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How the juvenile justice system works

A 15-year-old juvenile was charged with reckless use of fire in connection with an incident at the Fairfield High School Oct. 14, That person – authorities have not publicly said if it is a boy or girl – enters a court system quite different from adult court.

Jefferson County Assistant Attorney Pat McAvan said juvenile court starts with an intake appointment with the juvenile court officer, who uses information about the child and the facts surrounding their case to make a recommendation about how to proceed. Various evaluations and treatment programs can be considered.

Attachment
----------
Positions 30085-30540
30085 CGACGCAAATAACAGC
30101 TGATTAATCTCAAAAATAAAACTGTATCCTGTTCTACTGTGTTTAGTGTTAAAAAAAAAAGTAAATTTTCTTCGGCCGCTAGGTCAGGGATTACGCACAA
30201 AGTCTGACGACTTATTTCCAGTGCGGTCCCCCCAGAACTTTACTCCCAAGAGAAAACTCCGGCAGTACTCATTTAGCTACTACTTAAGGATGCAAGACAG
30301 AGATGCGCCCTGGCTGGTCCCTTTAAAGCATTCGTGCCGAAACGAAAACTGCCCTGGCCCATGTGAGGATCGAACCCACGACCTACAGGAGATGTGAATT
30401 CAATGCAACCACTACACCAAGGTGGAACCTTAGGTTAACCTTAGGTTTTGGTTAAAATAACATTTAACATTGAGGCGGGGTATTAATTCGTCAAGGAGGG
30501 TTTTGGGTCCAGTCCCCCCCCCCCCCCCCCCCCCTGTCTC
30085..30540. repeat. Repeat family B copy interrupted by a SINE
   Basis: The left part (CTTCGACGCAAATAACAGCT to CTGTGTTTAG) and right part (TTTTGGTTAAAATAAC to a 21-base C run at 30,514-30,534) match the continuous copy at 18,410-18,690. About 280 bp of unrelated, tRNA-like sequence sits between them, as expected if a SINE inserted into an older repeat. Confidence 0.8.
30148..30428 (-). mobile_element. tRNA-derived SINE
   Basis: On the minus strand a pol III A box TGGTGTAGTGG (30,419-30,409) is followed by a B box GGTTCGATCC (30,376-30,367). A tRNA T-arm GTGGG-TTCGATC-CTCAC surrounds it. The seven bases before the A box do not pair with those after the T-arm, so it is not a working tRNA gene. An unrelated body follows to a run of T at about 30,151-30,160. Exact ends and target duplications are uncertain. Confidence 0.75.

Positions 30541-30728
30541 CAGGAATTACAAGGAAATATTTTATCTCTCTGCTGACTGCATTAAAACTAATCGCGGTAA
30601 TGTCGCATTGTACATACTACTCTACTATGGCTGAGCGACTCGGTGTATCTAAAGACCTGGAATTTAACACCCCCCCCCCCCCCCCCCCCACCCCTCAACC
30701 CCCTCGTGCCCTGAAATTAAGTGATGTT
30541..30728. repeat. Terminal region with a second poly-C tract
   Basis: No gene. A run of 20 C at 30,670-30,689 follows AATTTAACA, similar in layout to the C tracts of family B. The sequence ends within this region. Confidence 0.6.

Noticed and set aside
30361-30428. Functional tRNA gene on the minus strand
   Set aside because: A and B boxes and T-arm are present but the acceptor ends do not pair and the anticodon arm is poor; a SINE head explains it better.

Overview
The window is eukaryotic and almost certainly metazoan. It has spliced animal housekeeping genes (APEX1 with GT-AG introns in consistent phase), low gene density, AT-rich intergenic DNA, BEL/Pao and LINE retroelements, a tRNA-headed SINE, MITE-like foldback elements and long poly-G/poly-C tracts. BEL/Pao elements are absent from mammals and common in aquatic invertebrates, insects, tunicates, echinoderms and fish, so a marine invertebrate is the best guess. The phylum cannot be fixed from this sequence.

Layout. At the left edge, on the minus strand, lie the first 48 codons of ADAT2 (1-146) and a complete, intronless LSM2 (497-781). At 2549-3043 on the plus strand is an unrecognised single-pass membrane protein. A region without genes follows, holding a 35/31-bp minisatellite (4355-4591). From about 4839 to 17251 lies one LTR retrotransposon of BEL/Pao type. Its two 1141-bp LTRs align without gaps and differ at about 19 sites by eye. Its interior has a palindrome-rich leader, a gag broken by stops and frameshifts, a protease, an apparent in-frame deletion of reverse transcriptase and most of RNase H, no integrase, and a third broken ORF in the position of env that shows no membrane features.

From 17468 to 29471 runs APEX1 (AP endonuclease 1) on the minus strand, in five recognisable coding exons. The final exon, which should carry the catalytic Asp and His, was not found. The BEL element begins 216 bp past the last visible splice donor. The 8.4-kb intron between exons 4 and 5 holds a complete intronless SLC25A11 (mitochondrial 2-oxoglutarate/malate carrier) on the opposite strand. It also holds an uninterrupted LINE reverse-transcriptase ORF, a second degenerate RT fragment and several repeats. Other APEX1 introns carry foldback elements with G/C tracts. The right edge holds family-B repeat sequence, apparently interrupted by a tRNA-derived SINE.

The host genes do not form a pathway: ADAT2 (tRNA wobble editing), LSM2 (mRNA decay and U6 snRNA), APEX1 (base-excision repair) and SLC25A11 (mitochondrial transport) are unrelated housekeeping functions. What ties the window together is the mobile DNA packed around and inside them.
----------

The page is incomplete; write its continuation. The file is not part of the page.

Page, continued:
“The juvenile court process is designed to deliver targeted services to the child,” McAvan said. “It is not a one-size-fits-all approach.”

Juvenile court cases are confidential, and can only be accessed under specific circumstances. For instance, if the child is found guilty, they will have the opportunity at age 18 or two years following the closure of their case (whichever is sooner) to have the record sealed. That limits access to the case information in the future.

The juvenile court process is separate from issues of school discipline. However, McAvan said the juvenile court officer will ensure that the child receives an education.

“Education is a building block for rehabilitation and becoming a productive, adult member of society in the future,” he said.